Following the country’s EU accession in 2007 progress has been uneven, and has mostly been driven by civil society demands for change, which culminated in mass street protests in 2013. Progress in the political corruption domain has been limited. Power distribution in Bulgaria has opened up to competition but is still concentrated in few political party leaders and powerful business conglomerates, interlinked in a complex web of dependencies with former secret service and communist party elites, which still have privileged access to state resources. Convictions, in particular of high-ranking politicians and administrators are non-existent or rare, a sign that the rule of law and accountability have not yet taken hold in the country.

Bulgarians Continue to Protest against Corruption in the Government

Bulgaria anti-corruption protestsAt a moment where citizens take it to streets in several countries around the world to express their deep dissatisfaction with governments and deficit in their political representation, Bulgarians continue to gather in Sofia and other cities in the country demanding that their newly formed socialist government step down. Protesters are also calling for deep reforms to improve democracy and representation in the country, including changes in the Electoral Code to facilitate entry of new parties and favour changes in the political status quo, and measures to strengthen media freedom and judicial independence.

Following the spirit of the street movements, a group of 60 prominent Bulgarian intellectuals, lawyers, political activists and journalists have proposed the “Charter 2013” to end the plutocratic system that dominates politics in the country. Other civil society organisations have analysed the current situation and manifested support for the claims presented in the demonstrations. One such example was the memorandum circulated by ERCAS’s partner Centre for Liberal Strategies, authored by its chairman Ivan Krastev. The text below, published on 25 June 2013, provides a valuable insider look at the present civil society movements and the perspectives for future positive changes in Bulgaria.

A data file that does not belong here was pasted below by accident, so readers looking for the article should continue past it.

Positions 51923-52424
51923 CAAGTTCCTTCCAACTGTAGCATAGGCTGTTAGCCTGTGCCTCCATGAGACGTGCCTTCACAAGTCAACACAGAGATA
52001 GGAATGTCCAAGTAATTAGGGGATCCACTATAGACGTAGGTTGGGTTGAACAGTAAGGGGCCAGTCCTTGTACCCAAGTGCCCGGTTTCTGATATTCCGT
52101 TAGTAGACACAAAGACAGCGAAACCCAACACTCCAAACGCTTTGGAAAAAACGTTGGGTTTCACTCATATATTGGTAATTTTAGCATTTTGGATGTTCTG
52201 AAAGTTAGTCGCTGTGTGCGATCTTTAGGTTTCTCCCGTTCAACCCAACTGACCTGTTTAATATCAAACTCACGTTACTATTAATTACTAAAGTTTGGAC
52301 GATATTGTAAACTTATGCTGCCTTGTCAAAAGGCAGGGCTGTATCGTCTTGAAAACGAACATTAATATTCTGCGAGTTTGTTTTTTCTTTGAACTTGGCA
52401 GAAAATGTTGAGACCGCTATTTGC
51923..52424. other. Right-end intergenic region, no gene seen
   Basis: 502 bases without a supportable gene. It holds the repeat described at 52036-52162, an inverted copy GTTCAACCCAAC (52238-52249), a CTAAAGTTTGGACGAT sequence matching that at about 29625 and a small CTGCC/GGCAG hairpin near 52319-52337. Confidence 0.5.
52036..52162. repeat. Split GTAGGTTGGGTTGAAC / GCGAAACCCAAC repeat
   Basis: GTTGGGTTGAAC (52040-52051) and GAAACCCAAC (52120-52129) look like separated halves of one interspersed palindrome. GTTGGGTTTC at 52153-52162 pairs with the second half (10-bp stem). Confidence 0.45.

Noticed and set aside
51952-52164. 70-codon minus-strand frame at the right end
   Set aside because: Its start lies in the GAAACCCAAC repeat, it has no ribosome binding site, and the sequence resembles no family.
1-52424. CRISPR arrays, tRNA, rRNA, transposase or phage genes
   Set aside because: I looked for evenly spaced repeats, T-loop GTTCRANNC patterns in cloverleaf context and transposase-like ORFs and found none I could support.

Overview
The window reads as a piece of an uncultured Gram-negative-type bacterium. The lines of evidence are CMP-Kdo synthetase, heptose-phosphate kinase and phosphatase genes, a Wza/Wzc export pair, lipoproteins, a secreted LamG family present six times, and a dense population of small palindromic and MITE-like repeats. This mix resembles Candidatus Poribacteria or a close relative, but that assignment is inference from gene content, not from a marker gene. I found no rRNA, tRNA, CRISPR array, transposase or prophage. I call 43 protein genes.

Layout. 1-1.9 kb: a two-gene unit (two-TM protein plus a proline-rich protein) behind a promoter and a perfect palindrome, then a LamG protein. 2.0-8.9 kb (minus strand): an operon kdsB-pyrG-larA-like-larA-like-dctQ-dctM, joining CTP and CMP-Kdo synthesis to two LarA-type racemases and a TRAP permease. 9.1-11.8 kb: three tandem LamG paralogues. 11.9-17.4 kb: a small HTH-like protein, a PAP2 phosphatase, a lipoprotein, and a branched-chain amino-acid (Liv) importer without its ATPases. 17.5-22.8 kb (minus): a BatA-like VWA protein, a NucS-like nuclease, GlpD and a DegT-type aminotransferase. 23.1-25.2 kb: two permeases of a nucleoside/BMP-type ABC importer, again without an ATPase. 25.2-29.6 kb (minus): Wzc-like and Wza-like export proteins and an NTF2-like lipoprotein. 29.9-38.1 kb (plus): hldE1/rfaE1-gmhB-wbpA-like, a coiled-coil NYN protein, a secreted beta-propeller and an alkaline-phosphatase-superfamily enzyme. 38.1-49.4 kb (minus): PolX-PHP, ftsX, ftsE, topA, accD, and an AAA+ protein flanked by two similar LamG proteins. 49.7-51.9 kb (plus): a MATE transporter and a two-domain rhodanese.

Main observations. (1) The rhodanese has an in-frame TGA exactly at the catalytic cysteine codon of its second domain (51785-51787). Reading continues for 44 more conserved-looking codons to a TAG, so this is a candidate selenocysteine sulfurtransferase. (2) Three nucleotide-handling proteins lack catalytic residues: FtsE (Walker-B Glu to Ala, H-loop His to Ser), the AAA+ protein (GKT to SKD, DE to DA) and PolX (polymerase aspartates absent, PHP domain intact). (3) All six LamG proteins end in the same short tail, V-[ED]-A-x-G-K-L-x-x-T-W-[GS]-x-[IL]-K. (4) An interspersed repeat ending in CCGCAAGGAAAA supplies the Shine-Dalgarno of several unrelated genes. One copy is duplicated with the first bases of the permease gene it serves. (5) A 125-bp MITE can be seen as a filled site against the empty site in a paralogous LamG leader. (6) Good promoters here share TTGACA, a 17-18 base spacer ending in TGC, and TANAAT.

“MEMORANDUM

 

Tens of thousands of people have been marching for 11 days now on the streets of the capital Sofia and in some of Bulgaria’s major cities. The mass protests were sparked by the decision of the Bulgarian Parliament to appoint Mr. Delyan Peevski as chief of the State Agency for National Security. After his resignation on the second day of the protest, its main demand became the resignation of the government of Mr. Oresharski, which has been built by the Bulgarian Socialist Party and the Movement for Rights and Freedoms representing the Turkish minority (together, both parties having exactly half of the seats in Parliament). Yet the government cannot survive without the support of the far-right populist party Ataka.

According to representative polling data, 85 per cent of Bulgarians support the protest against the appointment of Mr. Peevski, a media mogul and politician, a front-man of corporate interests with strong influence over the last three governments. The respondents put remarkably little confidence in the current government and parliament at the beginning of their term (23 and 14 per cent, respectively – lowest point since the 1990s), while only 18 per cent reckon Oresharski’s cabinet will fulfil its full mandate.